Latest news:

You are currently not logged in

Log in

Online platform aims to legitimise daigou trade

By now, most retailers have heard of daigous (pronounced ‘die-goos’), the personal shoppers who buy Australian goods, especially natural and organic skincare, supplements and baby products, Down Under and resell them to customers in China.

Often Chinese international students or new immigrants, daigous have lifted demand for Australian goods in China, catapulting the profiles and profits of some brands to historic heights.

But many in the retail industry remain wary of the trend, citing risks like the potential for government regulation in China, consumer backlash at home and lack of control over branding, pricing and customer data.

You only have to look at the challenges infant formula company, Bellamy’s, has faced in recent years, to see that the daigou trade is a mixed bag.

“The huge sales that Bellamy’s, a2, Blackmores, Swisse and other Australian mum and baby products and nutrition supplement brands are experiencing in China demonstrates the power of daigous,” Don Zhao, co-founder and executive director of Azoya International, told Internet Retailing’s sister site, IRW, recently.

“But given it is such a grey area, there’s always a downside, such as the significant issues Bellamy had at the end of last year,” Zhao said.

Daigous are a very grey area and the government is trying hard to regulate this market sector. It was widely reported earlier this year that a daigou was caught up in illegal sale. Therefore, retailers shouldn’t purely depend on daigous as a channel into Chinese consumers.”

The new channel: daigou to consumer

Enter Dr Matthew McDougall. He believes daigous are an affordable way for emerging Aussie brands to test the China market and has created a new platform aimed at professionalising the relationship between daigous and brands.

The platform, called, allows personal shoppers in Australia to create storefronts on WeChat, which they can share with their buyers in China, who can then purchase products.

Sellers select which products they want to stock and set their own prices. handles the sourcing, shipping and payments.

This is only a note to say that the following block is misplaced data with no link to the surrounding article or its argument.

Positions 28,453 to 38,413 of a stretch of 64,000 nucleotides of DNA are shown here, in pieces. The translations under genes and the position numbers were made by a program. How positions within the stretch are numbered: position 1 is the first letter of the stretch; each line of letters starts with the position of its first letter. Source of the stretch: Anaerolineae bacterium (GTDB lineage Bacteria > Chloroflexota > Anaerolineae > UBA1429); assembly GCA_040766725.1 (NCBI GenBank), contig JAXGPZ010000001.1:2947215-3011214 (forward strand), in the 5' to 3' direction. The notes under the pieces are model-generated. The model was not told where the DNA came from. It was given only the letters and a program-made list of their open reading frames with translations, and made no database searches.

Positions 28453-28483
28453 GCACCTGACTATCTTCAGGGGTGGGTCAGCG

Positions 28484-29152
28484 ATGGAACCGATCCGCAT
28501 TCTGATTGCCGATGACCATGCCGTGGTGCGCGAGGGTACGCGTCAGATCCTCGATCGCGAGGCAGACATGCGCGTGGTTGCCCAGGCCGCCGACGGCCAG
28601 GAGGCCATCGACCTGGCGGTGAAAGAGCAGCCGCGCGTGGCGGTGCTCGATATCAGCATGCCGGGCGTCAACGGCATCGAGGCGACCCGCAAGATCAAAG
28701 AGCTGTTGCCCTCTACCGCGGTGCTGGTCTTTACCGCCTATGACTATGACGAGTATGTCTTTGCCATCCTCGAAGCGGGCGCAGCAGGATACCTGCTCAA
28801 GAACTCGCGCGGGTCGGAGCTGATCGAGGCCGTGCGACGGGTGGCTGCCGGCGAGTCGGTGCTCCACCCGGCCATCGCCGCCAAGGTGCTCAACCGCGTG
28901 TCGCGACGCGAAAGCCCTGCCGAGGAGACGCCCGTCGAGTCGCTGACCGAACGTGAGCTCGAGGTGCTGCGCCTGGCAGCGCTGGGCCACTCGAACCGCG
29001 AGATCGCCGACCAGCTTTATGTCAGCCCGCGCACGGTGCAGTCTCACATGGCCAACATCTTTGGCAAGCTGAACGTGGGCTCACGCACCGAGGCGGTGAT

McDougall said this allows brands to benefit from daigous’ valuable word-of-mouth recommendations, while also getting access to sales data and maintaining some level of control over the customer experience.

Since the platform launched four months ago, select daigous have been invited to set up shop on the platform and over 50 Australian brands in categories like mother and baby, skincare, supplements and wine are already on board.

More sellers and brands are on a waiting list to join, according to McDougall.

Brands pay a monthly fee plus 2.5 per cent of every transaction to join the platform, while daigous don’t pay anything, unless they don’t make any sales in a month-long period.

McDougall said this is to incentivise daigous to drive sales.

“Our whole proposition is how do we help Australian brands get into the market? I’m looking at it from an Australian perspective. How do I help Australian brands get into China in a way that doesn’t cost a fortune?”

Ultimately, he wants daigous to be seen as a legitimate sales channel. Like B2B and B2C, he thinks brands should consider D2C, daigou to consumer.

“If we can create a channel that’s professionally recognised as a precursor to B2C…you can prove interest in the brand and a response to your marketing. It de-risks China,” he said.

A version of this story first appeared in issue 2157 of Inside Retail Weekly. To subscribe, click here

No Comments | Be the first to comment

Comment Manually

No comments